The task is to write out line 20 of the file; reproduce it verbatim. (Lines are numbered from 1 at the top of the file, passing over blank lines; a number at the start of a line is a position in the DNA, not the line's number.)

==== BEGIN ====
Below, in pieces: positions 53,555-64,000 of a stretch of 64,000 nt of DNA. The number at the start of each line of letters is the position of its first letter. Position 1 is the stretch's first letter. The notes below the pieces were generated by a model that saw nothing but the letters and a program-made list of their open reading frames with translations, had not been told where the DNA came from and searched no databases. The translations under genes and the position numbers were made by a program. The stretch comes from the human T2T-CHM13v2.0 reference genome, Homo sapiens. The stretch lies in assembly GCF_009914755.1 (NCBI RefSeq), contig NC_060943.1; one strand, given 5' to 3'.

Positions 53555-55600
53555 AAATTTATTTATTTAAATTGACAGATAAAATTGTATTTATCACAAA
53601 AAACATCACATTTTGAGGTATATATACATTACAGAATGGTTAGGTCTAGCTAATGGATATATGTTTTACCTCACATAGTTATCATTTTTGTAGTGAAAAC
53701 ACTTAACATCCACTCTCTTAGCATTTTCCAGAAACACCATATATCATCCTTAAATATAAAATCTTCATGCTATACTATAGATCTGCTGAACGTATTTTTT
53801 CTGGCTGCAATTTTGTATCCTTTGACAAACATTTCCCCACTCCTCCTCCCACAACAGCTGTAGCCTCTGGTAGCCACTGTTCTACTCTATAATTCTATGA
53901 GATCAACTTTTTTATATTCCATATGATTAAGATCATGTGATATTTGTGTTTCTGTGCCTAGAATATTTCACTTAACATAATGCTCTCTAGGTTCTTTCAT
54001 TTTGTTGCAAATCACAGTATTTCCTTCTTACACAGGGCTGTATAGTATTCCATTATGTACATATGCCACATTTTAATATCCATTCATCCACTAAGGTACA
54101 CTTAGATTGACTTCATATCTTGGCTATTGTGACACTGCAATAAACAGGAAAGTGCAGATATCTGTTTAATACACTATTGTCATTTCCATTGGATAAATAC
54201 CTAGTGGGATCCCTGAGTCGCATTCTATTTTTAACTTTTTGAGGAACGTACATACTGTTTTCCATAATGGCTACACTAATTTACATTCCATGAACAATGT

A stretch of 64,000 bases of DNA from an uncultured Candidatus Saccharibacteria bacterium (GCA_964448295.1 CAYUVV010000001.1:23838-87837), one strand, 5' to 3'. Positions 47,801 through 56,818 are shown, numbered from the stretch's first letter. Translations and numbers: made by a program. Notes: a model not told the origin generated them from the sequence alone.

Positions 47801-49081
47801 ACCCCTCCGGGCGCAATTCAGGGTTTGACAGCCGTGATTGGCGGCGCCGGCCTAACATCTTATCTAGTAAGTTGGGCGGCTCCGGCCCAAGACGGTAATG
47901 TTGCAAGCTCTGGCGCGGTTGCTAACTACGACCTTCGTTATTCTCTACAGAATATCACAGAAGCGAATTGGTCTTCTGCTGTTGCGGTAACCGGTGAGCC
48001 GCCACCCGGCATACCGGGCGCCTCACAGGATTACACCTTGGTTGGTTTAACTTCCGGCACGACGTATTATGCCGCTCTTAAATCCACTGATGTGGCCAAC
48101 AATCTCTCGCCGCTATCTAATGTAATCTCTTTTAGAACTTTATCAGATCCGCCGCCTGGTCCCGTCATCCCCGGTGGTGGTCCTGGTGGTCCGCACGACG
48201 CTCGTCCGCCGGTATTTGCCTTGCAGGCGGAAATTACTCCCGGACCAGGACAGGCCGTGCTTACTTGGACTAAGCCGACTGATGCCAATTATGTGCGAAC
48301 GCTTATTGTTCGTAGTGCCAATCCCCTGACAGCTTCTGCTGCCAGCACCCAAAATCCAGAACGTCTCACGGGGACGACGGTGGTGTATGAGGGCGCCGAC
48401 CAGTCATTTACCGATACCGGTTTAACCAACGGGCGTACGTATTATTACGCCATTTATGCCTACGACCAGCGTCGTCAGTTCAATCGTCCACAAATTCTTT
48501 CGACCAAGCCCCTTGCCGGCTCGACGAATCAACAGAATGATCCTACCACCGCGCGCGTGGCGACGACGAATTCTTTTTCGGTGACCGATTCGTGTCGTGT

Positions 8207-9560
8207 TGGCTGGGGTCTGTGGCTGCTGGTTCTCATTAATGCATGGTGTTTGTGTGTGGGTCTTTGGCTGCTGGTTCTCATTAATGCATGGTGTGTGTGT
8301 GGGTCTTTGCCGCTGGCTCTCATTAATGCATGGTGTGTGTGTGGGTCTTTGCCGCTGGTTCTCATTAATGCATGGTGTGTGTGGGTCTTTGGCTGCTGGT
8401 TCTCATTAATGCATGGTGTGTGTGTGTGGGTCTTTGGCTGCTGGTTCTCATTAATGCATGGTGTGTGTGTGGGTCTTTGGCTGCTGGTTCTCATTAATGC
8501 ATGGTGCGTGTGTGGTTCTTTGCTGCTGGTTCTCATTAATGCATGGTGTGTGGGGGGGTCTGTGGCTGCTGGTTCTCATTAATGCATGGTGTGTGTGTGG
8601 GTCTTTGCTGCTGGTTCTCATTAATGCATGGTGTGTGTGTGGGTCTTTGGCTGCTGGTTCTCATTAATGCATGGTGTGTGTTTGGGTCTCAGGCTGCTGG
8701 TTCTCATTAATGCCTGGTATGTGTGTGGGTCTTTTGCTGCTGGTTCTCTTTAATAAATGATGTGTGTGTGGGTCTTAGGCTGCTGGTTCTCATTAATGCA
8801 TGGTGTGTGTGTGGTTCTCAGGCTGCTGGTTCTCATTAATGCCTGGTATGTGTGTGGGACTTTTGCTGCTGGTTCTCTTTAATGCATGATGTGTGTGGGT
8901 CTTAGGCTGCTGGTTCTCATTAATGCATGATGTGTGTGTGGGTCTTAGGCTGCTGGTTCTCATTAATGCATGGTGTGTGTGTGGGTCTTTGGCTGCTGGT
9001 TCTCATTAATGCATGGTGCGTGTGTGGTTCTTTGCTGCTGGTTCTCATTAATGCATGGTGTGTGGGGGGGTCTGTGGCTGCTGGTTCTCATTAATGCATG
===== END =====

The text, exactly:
48501 CGACCAAGCCCCTTGCCGGCTCGACGAATCAACAGAATGATCCTACCACCGCGCGCGTGGCGACGACGAATTCTTTTTCGGTGACCGATTCGTGTCGTGT